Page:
Hydroponics Float Valve




About: Software engineer, using electronics and micro controllers as a hobby to keep me sane!

Do you want to keep your reservoir topped up without hassle?
Don't want to buy an expensive float valve?

Make your own!

I have been building a hydroponics garden, and I wanted to make sure my reservoir doesn't run dry and destroy my pump (or kill my plants), but a side entry float valve would have cost me $30+ at the local hardware store, and I had already spent my budget on pipes and plants.

So, calling on my childhood obsession over MacGyver, I looked for what I had lying around, and built a cheap and surprisingly effective float valve! (effectively for free!)

Step 1: Disassemble

Start with opening up the sprayer.

If you look at the spray end, you should notice it looks like an inverse nut.
Push your pliers into the corners, and turn like a screw, it isn't hard to get undone.

When you have the front off, unscrew the small plastic nut from the other end, and slide out the innards.

Step 2: Mod and Reassemble

See that spring?

That is the one thing holding us back (it is way to stiff, and we don't need it!).
Simply slide it off.

Now, without the spring, there is nothing holding the plastic shaft to the handle, the shaft will happily go in to the open position, as the nut is pushed up by the handle, but it won't push back in.

I found a small rubber thing (picture 2) laying around, so I drilled a hole in the centre, and used a grinding bit on my dremel like tool to make it shorter.

This fit perfectly on the shaft before the handle (it actually 'screwed' on!).

Now when the handle goes down, it pushes on this bit of rubber and the shaft goes in as expected.

Step 3: Add the Weight / Float

Drill a hole in the sprayer handle (black handle). Put a bit of stiff wire (I used a bit of wire from a metal coat hanger) through, and bend it to wrap around the handle.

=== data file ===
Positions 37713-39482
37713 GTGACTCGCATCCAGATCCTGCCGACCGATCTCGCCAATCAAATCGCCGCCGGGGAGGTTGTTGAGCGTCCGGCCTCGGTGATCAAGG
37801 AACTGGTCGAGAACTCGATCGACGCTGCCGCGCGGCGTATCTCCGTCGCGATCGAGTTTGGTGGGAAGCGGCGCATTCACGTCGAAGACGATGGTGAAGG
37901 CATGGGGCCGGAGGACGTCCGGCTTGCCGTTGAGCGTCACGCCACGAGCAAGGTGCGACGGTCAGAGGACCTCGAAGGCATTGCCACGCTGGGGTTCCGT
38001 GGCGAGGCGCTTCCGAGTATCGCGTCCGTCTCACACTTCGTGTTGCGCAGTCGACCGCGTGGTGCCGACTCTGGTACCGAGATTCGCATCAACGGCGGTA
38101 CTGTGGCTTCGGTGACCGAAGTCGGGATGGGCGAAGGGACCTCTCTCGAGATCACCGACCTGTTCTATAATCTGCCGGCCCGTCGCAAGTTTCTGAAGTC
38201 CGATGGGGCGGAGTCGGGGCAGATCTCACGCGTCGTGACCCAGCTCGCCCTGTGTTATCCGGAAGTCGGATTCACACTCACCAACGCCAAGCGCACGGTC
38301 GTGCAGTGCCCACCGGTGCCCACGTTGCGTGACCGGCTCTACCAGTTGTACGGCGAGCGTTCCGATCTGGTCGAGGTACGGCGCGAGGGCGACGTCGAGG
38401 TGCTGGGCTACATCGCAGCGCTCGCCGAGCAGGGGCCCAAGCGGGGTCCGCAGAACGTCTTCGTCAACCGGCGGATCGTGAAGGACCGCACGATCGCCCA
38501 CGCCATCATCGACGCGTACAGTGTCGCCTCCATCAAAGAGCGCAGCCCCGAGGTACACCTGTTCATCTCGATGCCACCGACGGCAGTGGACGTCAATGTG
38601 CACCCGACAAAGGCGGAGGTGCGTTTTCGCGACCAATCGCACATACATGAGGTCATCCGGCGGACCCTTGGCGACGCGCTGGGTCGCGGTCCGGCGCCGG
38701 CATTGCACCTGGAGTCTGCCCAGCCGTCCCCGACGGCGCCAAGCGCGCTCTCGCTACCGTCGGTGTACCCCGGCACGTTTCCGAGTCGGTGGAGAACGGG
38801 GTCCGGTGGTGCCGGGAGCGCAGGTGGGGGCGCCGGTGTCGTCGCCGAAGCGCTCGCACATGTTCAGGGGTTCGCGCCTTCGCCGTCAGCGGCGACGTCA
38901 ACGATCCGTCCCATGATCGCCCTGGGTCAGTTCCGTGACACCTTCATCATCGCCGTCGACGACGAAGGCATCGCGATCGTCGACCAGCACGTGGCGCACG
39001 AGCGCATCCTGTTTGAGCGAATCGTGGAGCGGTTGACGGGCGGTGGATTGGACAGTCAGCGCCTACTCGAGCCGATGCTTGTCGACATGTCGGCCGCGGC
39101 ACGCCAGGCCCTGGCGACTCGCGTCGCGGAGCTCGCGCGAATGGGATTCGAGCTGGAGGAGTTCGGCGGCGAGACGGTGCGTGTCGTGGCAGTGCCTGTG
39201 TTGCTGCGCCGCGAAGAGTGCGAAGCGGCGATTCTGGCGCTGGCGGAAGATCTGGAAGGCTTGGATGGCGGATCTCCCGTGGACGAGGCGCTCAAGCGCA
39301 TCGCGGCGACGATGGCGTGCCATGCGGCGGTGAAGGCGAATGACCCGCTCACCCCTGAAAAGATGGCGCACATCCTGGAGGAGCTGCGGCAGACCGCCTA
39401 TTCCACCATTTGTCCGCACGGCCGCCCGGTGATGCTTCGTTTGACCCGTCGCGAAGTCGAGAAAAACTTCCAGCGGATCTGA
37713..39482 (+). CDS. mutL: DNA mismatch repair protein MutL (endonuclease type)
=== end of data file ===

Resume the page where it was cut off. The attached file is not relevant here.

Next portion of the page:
The rest of the wire should be wrapped around the neck of a water bottle.

Put enough water in the bottle to pull down the handle, leaving enough air to push the handle up via buoyancy.

Now just attach your contraption to your larger water barrel, drop the float into your reservoir, firmly attach the sprayer and you are done!

When the water level drops, so will the bottle, pulling the handle down.

When there is enough water in the reservoir, the bottle will float, pushing the handle up, and closing the sprayer.



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    11 Discussions


    2 years ago

    This is effing brilliant. So simple :)

    Yep, except that would cost money, I had the hose attachment come with the hose I used for the system, so it was basically free! Also you need to get a specific toilet float valve, one that fills from the side, instead of the more common filling from the bottom.


    10 years ago on Step 3

    Killer idea and execution. I just build an auto top off using a toilet ballcock kit. It works well but is very slow to fill. I wish i had found this first. I'm gonna build it any way. Thanks!


    10 years ago on Step 3

    The purpose of this is a bit confusing to me. Why not just use a larger bucket? I had a similar setup with a 18 gal. Rubbermaid container for the reservoir. I like your solution for the screens. That was the one problem I had was that the roots clogged the hose and flooded the top tube and dried out all the others. Killed the whole crop. Great instructable!


    10 years ago on Introduction

    nifty indeed...i've seen people use toilet parts for this kind of thing...which are easy to acquire

    1 reply